The problem with pre-builts is that you can never trust a retailer to provide a system that's really capable of delivering that quality experience. There's too frequent a tendency for retailers to assemble systems that have great headline specs, but which fall down completely on the underlying parts. The monitor in this system is the perfect example of that.

The only way to get a system that's fully up to the standards you want is to pick your own parts, and build your own rig.
dxx15 m ago

Yep. People moan about the 'build your own' crowd, but I don't see how any …Yep. People moan about the 'build your own' crowd, but I don't see how any other method makes sense. We game on PCs because we specifically want the maximum quality experience. If we weren't bothered about that, then we'd game on consoles.The problem with pre-builts is that you can never trust a retailer to provide a system that's really capable of delivering that quality experience. There's too frequent a tendency for retailers to assemble systems that have great headline specs, but which fall down completely on the underlying parts. The monitor in this system is the perfect example of that. The only way to get a system that's fully up to the standards you want is to pick your own parts, and build your own rig.



Strangely, the sort of people who buy these 'bargains' never come back 40 months down the line and admit it ran no better than an £800 system or that it caught fire while they were at work and burnt the house down.
33467225.jpg
'unknown brand'.


33467225.jpg
'$24'



dslreports.com/for…PSU

2014.

ETC.
Paying £1900 for this car boot sale ensemble is a really bad idea.
These are extreme examples, but a cheap psu may / may not destroy everything in the case if and when it fails.Its just a dice roll.
Edited by: "joe_shmoe" 19th Mar
If you're thinking of getting this - check the PSU, and buy a 2K/4K monitor. This montior would still be good as a secondary.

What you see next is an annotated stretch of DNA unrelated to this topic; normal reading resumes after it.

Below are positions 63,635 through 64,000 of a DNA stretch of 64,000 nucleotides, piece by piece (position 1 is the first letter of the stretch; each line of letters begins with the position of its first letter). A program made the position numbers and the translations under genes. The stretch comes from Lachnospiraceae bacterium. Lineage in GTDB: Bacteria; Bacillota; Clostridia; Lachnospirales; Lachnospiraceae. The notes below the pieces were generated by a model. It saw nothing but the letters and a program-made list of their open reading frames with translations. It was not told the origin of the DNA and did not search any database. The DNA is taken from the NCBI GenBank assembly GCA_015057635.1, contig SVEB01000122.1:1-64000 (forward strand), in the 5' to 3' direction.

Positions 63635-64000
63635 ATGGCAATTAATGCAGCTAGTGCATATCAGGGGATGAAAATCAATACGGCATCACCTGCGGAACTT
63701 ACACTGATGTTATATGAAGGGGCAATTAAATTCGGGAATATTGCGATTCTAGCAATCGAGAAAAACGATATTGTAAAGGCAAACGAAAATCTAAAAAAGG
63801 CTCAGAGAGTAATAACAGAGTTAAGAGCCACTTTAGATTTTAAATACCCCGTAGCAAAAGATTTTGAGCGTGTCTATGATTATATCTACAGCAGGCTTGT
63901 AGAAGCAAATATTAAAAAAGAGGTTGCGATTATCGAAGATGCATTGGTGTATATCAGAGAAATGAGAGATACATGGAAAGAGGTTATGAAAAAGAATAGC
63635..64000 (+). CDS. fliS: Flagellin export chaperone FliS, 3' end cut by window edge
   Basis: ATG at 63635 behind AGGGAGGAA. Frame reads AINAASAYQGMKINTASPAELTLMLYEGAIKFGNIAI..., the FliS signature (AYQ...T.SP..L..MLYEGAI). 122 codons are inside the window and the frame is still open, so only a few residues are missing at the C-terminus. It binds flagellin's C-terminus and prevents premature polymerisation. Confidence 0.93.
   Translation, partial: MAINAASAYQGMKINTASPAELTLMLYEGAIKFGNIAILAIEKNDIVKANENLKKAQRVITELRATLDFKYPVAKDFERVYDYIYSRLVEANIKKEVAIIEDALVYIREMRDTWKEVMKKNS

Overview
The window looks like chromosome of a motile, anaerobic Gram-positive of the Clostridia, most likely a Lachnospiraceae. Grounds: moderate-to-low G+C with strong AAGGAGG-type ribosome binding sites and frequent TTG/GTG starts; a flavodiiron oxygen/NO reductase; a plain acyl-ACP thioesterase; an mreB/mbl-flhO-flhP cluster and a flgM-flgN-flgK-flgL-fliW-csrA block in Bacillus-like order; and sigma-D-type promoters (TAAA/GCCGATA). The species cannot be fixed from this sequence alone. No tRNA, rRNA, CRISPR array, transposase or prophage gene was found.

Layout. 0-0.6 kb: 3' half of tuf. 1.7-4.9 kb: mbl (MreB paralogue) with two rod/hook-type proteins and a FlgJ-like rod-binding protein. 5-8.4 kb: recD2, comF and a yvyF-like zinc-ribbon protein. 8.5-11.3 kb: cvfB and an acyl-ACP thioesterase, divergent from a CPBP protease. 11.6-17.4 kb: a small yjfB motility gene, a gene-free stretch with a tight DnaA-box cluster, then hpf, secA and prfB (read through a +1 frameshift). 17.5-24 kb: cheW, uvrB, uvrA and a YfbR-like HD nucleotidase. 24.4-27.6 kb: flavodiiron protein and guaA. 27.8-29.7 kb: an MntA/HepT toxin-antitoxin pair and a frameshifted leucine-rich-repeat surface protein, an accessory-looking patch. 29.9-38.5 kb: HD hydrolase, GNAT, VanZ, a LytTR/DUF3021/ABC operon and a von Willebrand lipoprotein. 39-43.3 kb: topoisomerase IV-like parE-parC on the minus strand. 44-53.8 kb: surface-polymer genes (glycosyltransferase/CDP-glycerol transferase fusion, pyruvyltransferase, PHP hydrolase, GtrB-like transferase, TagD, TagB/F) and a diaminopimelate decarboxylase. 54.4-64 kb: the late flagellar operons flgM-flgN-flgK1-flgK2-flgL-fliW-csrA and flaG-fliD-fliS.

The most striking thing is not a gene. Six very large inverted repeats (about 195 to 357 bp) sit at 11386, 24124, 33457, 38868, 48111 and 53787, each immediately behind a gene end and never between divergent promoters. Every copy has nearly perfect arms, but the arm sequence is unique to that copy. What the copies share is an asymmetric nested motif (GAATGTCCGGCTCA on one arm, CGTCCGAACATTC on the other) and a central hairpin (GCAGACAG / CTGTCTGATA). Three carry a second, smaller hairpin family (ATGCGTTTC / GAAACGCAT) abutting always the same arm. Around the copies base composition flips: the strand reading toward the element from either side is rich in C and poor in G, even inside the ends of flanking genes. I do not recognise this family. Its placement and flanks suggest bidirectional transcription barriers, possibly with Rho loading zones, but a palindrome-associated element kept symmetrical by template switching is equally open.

RAM can always be overclocked at a later date, but imo stuff like this is too critical considering the target demographic. This is ideally aimed at a parent buying for her 8 year old, or an ex console player (at least I would hope?).

The only concern is the PSU like people said. Even though wattage of the PSU is PLENTY high enough just check the brand/rating and report back. I'm sure somebody here will help you, but it could be a budget PSU.

It's a good spec for the price though, worthy of a post at least.
joe_shmoe41 m ago

Strangely, the sort of people who buy these 'bargains' never come back 40 …Strangely, the sort of people who buy these 'bargains' never come back 40 months down the line and admit it ran no better than an £800 system or that it caught fire while they were at work and burnt the house down.[Image] 'unknown brand'.[Image] '$24'dslreports.com/for…PSU2014. ETC. Paying £1900 for this car boot sale ensemble is a really bad idea.These are extreme examples, but a cheap psu may / may not destroy everything in the case if and when it fails.Its just a dice roll.


Lmao 10/10. Gotta love budget PSUs.

I honestly struggle to believe stuff like this though because of YouTube. Anyone could just set their PSU on fire, chainsaw it up abit, then post it on a social outlet for views. Even if it was a thermaltech-whatever PSU this would never happen. It would more than likely just stop working and need replacing, trip the motherboard, or the house circuit breakers. We have better houses and wiring than America though, so who knows. It's great content for the lols either way!
Edited by: "LeftResponse" 19th Mar
That isnt the case unfortunately. Even brands like Corsair have been caught out advertising 'Component Safe' PSU's, only for them to destroy pc's. (CX430/500/600).
Corsair used to have an advert about max loading psu's; its since disapeared because the capacitors in the cx line were too cheap and failed quick above 30 C. (they got caught pants down)
The only safe power supply (statistically) for anything with a gpu in it is a

TIER 2 or higher

unit, I will let you google that because I know which is the best vfm and where the price starts.(Trust me, its not £39,not with a graphics card)
These better units generally have over volt, over current, over temp.short circuit,under volt, surge and other protection in them,meaning if and when they die you just swap it out.I have been doin this for near 2 decades and learnt by failures..
A POS power supply I wouldnt buy for a surfing rig.Plenty good small ones.
(
alza.co.uk/sea…BwE
) -thats tier 3 minimum with superb longevity or my buT is a kipper-